After a few years of sweeping grandeur and synthy ’80s covers, Angel Olsen began a new chapter with last year’s Big Time. She gestured at Muscle Shoals warmth with flashing horns and embraced the pedal-steel twang of her beloved ’70s country stars. She also reckoned with massive changes in her personal life: coming out as queer, losing both of her parents in a matter of a few weeks, and falling in love.
When she completed the album, Olsen was left with a few recordings that didn’t make the final cut. She’s released them now as Forever Means, a four-song EP that bridges the Asheville singer-songwriter’s past and present. The arrangements swing between stark reflections that recall the best of her early material, and the full-band backdrops that have invigorated her more recent work. The former suits the open spirit of Big Time, but the busier arrangements occasionally crowd her newfound lucidity.
Olsen sounds most like her old self on “Forever Means,” which echoes the wistful introspection of Burn Your Fire for No Witness’s “Unfucktheworld.” But where the earlier song dipped into mournful solitude, Olsen savors permanent bonds here. “Forever in your eyes/I see when you shine,” she sings. Separated by nearly a decade, the songs bookend an extended period of growth and upheaval, charting what Olsen has learned about what’s worth keeping and what’s worth letting go.
“Nothing’s Free,” meanwhile, builds from a slow and sumptuous piano foundation. “I’ll never feel more sure of anything,” Olsen sings with a smoky glow, coaxing her addressee out of a cell “you thought had kept you safe.” Though Olsen offers reassurance in her lyrics, the piano melody gives the song a bittersweet twist. As the drums kick in and a brooding sax solo gives way to a howling electric organ, “Nothing Free” feels like a direct link between the high glamor of 2019’s All Mirrors and the rootsier sensibilities of Big Time.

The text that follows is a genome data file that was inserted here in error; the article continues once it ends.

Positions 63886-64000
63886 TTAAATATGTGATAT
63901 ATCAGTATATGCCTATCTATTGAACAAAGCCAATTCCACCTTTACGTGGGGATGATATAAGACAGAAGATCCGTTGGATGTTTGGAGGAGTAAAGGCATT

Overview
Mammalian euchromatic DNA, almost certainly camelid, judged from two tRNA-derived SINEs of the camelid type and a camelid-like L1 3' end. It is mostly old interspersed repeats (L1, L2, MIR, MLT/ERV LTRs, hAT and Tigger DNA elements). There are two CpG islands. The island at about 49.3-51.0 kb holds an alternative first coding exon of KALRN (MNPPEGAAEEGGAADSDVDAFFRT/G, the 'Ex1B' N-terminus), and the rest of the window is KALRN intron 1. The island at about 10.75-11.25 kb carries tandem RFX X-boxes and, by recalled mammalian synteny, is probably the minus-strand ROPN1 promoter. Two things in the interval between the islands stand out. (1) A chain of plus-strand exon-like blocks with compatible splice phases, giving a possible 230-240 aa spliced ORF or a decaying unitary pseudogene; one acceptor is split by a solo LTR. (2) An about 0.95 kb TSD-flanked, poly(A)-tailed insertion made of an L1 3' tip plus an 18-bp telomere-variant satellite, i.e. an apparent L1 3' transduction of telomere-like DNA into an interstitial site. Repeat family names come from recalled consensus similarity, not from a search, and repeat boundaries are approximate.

Lavish instrumental arrangements brought panoramic scope to All Mirrors and My Woman, but “Time Bandits” and “Holding On” falter under similar flourishes. The drums on “Time Bandits” clash with the old-school atmosphere, and a tinny trumpet interlude feels out of place, as if the player had wandered over from another session. On “Holding On,” the flashy, high-register guitar solos are a magpie-like distraction from the tangled string section. Olsen’s flustered yelp burns with unfulfilled desire, but her vocal melody never quite matches her lyrics’ search for deliverance.
The varied styles of Olsen’s recent work—dramatic, delicate, raw—have reflected her own process of growth, leading to the revelation that “you can wake up one day and really be a very different person.” As a result, she embraced a “freer, more straightforward” experience while making Big Time: a sense of relief you could hear reverberating through the music. With these outtakes, Olsen zooms out and reveals some of the rockier steps along her journey toward self-discovery.
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